The article is more about fish tanks but you'd follow the same steps with aquatic frogs.
Mistaking one underwater frog for another is an easy mistake, but one with consequences. Most aquatic frogs in pet shops belong to two genera, Hymenochirus and Xenopus. The young of the species can look very similar -- but a Xenopus frog will grow several times larger than a Hymenochirus, and he may well eat other creatures in his tank. Understanding the difference between underwater frogs can prevent an aquatic calamity.
Aquatic frogs are, to most hobbyists, very cute and appealing. On more than one occasion when I’ve had friends and their kids down to my fish room to pick out something for their tanks, the kids ended up in front of the dwarf frog tank. Keeping and selling frogs in your store is very easy, and they often will be chosen for a nano tank.
Soft Water In Aquatic Frog Tank | My Aquarium Club
African Dwarf Frog Housing and Feeding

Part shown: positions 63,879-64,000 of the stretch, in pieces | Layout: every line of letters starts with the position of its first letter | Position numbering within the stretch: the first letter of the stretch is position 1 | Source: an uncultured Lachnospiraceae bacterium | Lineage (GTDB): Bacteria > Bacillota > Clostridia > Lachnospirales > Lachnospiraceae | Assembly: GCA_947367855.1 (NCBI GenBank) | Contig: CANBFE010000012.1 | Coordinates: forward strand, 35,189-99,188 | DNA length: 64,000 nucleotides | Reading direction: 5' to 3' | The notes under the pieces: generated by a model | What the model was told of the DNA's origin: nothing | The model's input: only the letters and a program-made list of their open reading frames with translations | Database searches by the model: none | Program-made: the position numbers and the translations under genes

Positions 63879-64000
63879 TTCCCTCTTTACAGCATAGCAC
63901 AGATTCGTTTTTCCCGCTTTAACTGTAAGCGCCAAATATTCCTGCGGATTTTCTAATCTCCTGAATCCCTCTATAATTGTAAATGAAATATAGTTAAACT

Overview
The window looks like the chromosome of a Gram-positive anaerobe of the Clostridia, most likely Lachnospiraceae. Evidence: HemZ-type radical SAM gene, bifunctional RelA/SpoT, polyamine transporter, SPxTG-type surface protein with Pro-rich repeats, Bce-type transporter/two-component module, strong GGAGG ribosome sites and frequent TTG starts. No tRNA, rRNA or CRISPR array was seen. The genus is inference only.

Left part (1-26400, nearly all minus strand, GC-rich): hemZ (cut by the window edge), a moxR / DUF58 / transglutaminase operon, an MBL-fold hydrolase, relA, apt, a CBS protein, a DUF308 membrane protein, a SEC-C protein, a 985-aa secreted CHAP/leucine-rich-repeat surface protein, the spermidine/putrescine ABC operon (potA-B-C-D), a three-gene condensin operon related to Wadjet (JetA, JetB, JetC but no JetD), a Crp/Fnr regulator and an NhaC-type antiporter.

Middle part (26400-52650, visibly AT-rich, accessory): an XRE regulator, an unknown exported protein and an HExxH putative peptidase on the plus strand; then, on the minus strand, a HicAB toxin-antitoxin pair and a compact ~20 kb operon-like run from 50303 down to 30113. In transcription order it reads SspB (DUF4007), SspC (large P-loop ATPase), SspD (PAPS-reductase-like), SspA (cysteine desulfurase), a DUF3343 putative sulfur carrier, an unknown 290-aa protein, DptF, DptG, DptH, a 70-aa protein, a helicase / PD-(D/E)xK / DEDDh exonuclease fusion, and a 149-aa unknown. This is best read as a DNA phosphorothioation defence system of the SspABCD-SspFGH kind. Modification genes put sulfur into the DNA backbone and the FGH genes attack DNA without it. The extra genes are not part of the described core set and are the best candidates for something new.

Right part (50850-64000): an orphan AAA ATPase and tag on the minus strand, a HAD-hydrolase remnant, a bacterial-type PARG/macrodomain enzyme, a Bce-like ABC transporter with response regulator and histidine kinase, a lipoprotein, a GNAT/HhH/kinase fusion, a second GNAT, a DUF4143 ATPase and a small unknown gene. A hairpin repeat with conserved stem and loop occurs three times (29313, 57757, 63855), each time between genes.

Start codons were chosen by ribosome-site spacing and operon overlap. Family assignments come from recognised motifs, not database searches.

Most beginners use for ADFs. That's not a bad choice. The tank in this site's video feed is a 10-gallon. A 10-gallon tank is large enough to house a small community of frogs, low enough in height that they won't have a hard time coming up for air, and small enough to fit in most homes. Ten-gallon tanks and accessories are also pretty inexpensive as aquarium supplies go. You'll also need an , a sturdy table, or some other sturdy piece of furniture to set your tank on.Many aquarium covers have opening for filters, air lines, and wires that are big enough for our frogs to jump right through. Some come with covers for unused holes, but others don't. If the one you buy has openings, but no covers for them, then you'll have to make covers yourself. The picture on the right shows the covers I made for the holes in the tank cover that I'm using for the frog tank in this site's video feed. I made the covers out of polyethylene closed-cell foam that I always save when it's used for padding in packages that I receive, and some scraps of light diffuser material that I had left over from an above-tanking basking platform that I made for one of my turtle habitats. An is a must for an African dwarf frog habitat because they are frogs, after all, and they do like to jump. In nature this isn't a problem because if they jump out of the water, they just fall back back into the water. But if they jump out of your tank and land anywhere except the water, they will die. African dwarf frogs are fully aquatic, which means that they must live in water. If they're out of the water for more than 15 or 20 minutes, they will dehydrate and die.This tank is essentially the same setup you would have for fish, an aquarium with water in it. Pretty much the same considerations you would make for fish apply here, although frogs tend to shed skin and therefore require either a more frequent cleaning or a Houdini-like escape artist frogs, even in aquatic tanks!